25

I have two tables with data

TABLE 1

    ---------------------------------------------------
    | SALEID | SOLDBY | SALEPRICE | MARGIN |   DATE   |
    |  1     |  'aa'  |  10,000   |   10   | 2013-1-1 |
    |  2     |  'bb'  |  25,000   |    5   | 2013-5-1 |

TABLE 2

    ---------------------------------------------------
    | SALEITEMID | SALEID | SALEPRICE | CATEGORY |
    |  1         |  1     |   6,000   | BOOKS    |
    |  2         |  1     |   4,000   | PRINTING |
    |  3         |  2     |   5,000   | BOOKS    |
    |  4         |  2     |   12,000  | PRINTING |
    |  5         |  2     |   8,000   | DVD      |

I need a query which will produce

TAB3

    --------------------------------------------------------------------------------
    | SALEID | SOLDBY | SALEPRICE | MARGIN |   DATE   |  BOOKS  | PRINTING | DVD
    |  1     |  'aa'  |  10,000   |   10   | 2013-1-1 |  6,000  |  4,000   | 0
    |  2     |  'bb'  |  25,000   |    5   | 2013-5-1 |  5,000  | 12,000   | 8,000

I am pretty new to pivoting and not sure if pivot is way to go for this or not.

  • 1
    How many categories are there? Is this the full list? Could there be more in the future? – ErikE Jun 12 '13 at 18:54
  • There are about 7 categories. Wont go above it. – Null Head Jun 12 '13 at 18:55
44

This should work:

WITH Sales AS (
   SELECT
      S.SaleID,
      S.SoldBy,
      S.SalePrice,
      S.Margin,
      S.Date,
      I.SalePrice,
      I.Category
   FROM
      dbo.Sale S
      INNER JOIN dbo.SaleItem I
         ON S.SaleID = I.SaleID
)
SELECT *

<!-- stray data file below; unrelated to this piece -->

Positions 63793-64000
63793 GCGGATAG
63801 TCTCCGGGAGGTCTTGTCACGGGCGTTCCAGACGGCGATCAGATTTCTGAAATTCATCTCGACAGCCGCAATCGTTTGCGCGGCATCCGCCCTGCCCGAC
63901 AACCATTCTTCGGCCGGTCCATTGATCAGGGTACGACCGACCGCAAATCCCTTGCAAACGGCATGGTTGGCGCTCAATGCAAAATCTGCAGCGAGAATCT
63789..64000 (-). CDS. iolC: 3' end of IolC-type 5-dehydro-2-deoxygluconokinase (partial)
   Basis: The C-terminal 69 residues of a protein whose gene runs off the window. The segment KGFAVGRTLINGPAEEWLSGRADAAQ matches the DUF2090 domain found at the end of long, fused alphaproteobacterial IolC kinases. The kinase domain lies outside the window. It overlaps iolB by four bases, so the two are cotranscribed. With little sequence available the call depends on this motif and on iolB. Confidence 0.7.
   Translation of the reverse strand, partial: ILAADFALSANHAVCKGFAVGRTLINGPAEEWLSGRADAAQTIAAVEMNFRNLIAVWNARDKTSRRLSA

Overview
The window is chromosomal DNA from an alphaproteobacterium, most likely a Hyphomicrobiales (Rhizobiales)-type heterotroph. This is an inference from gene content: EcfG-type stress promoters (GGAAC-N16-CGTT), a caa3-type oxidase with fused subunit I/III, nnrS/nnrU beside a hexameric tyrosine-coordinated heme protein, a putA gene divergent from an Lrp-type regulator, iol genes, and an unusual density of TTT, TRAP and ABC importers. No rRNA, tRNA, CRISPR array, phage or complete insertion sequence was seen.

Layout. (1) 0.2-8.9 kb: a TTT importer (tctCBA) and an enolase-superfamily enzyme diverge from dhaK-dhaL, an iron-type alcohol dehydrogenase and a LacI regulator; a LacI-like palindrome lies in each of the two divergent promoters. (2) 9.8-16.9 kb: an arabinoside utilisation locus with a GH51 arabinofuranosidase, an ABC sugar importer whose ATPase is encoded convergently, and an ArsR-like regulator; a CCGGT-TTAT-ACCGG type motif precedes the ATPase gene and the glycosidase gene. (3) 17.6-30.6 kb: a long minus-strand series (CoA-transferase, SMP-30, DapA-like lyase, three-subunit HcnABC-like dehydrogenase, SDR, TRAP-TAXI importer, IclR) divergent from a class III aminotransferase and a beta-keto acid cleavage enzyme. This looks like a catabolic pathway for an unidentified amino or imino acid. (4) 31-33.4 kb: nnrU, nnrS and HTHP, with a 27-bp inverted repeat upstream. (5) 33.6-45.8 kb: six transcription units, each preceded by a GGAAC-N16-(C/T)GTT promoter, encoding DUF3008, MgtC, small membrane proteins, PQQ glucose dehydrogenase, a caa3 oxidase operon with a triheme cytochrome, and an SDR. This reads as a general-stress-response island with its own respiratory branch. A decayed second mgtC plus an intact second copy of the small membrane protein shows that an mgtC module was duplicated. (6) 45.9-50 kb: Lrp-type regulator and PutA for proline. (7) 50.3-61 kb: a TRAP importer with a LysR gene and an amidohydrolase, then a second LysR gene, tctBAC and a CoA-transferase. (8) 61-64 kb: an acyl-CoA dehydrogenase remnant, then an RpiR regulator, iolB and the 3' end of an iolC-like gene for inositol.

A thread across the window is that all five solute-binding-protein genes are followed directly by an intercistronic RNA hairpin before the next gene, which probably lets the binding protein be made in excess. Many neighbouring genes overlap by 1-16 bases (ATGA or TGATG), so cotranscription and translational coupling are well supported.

FROM
   Sales
   PIVOT (Max(SalePrice) FOR Category IN (Books, Printing, DVD)) P
;

Or alternately:

SELECT
   S.SaleID,
   S.SoldBy,
   S.SalePrice,
   S.Margin,
   S.Date,
   I.Books,
   I.Printing,
   I.DVD
FROM
   dbo.Sale S
   INNER JOIN (
      SELECT *
      FROM
         (SELECT SaleID, SalePrice, Category FROM dbo.SaleItem) I
         PIVOT (Max(SalePrice) FOR Category IN (Books, Printing, DVD)) P
   ) I ON S.SaleID = I.SaleID
;

These have the same result set and may in fact be treated the same by the query optimizer, but possibly not. The big difference comes into play when you start putting conditions on the Sale table—you should test and see which query works better.

May I suggest, however, that you do the pivoting in the presentation layer? If, for example, you are using SSRS it is quite easy to use a matrix control that will do all the pivoting for you. That is best, because then if you add a new Category, you won't have modify all your SQL code!

There is a way to dynamically find the column names to pivot, but it involves dynamic SQL. I don't really recommend that as the best way, either, though it is possible.

Another way that could work would be to preprocess this query—meaning to set a trigger on the Category table that rewrites a view to contain all the extant categories that exist. This does solve a lot of the other problems I've mentioned, but again, using the presentation layer is best.

Note: If your column names (that were formerly values) have spaces, are numbers or begin with a number, or are otherwise not valid identifiers, you must quote them with square brackets as in PIVOT (Max(Value) FOR CategoryId IN ([1], [2], [3], [4])) P. Alternately, you can modify the values before they get to the PIVOT part of the query to prepend some letters or remove spaces, so that the column list doesn't need escaping. For further reading on this check out the rules for identifiers in SQL Server.

  • Thanks Really helpful ....First Query worked, in forst query Pls add 'I' after INNER JOIN dbo.SaleItem OR INNER JOIN dbo.SaleItem I Thanks – panky sharma Jul 28 '14 at 12:47
  • Make sure you examine whether Max() is appropriate--if there could be more than one per SaleID + Category then either Sum() might be needed, or some kind of Row_Number() precalculation so the values can be on separate rows. – ErikE Jul 28 '14 at 17:55

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